A new law means that electoral alliances will be able to pool votes for the purpose of passing the threshold. Two main alliances have thus formed.

According to a month long poll average, the AKP lead alliance would win 300 seats, 258 to the AKP and 42 to MHP, while the CHP lead alliance would win 230; 154 to the CHP, 64 to IYI, and 12 to SP. HDP wold take 70.

The presidential race is setting up to be a battle for second between Mr Ince from the CHP and Mrs Aksener from IYI. Aksener seems to have better chances of defeating Erdogan in the final round, but Ince seems to be leading her on the first preferences.

A more full post on the election will come within 48 hours.

Thursday, June 14, 2018

various threads

From time to time I'll get various threads of information that may go somewhere or may not.

This morning for example, it was presented that the Premier of Nunavut may fall to a VoNC (Vote of Non Confidence). This just happened. A new premier has yet to be selected.

However; there are other threads I am following.

Merkel may be out in Germany as her sister party the CSU, may withdraw from the 'permanent' coalition they have with the CDU.

Italy's new government may refuse to ratify the Canada-EU free trade agreement.

Spain's government fell to a VoNC a few weeks ago, and the new government is from the socialist party.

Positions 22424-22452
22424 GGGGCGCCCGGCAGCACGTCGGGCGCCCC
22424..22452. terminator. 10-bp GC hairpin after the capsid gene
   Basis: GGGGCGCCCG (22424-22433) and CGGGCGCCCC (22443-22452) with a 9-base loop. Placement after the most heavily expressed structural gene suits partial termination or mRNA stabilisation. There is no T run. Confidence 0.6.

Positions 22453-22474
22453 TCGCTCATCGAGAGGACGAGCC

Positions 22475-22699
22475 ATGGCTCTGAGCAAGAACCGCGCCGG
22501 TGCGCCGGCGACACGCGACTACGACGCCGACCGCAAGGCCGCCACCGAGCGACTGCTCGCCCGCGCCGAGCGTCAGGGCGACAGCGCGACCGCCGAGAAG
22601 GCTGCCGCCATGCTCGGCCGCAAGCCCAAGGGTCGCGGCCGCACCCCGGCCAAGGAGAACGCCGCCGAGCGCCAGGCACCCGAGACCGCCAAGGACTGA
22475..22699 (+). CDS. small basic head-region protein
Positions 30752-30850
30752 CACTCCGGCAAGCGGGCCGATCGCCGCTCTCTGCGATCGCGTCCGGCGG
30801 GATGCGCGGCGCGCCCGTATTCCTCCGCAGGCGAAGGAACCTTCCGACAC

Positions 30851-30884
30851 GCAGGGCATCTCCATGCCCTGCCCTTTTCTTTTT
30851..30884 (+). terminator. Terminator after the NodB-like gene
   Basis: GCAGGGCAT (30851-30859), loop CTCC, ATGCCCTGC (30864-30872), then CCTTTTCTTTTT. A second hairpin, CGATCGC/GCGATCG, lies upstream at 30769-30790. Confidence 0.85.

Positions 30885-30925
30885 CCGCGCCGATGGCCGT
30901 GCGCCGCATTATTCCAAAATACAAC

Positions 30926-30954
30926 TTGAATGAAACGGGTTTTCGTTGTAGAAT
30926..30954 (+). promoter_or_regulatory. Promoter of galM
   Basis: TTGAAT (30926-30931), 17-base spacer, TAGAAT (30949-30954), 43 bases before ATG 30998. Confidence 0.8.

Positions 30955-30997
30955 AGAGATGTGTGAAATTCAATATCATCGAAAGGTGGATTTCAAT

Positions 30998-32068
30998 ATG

Greece and Macedonia may have come to an agreement on the name of the latter country.

None of these are large enough for their own full post at this stage, but, I wanted to keep readers up to date on what is going on around the world nonetheless.


Tuesday, June 12, 2018

Ontario, combined

One of the thing I like to do after elections, especially in Ontario, is compare the results to Federal results.

In order to do this I've combined the results in both Federal and Provincial ridings, treating both the 2018 and 2015 elections as though they were a single election.

Keeping the parties separate, we find the following results:

62 - Liberal Party of Canada
21 - Progressive Conservative Party of Ontario
14 - Conservative Party of Canada
14 - Ontario New Democratic Party
1 - New Democratic Party of Canada






However, if we combine the results by party we end up with the following.

61 - Tories
37 - Liberals
14 - NDP






In particular, doing it this way, leads to some very close results. Mississauga Lakeshore is won by 40 votes, Oakville by 17. The Waterloo riding is very close, with the Liberals winning 36,329 votes over the Tories at 36,291, and the NDP at 36,243.

Northern ridings, which differ from their Federal counterparts, were not compared.

Here are some popular vote figures to mull over: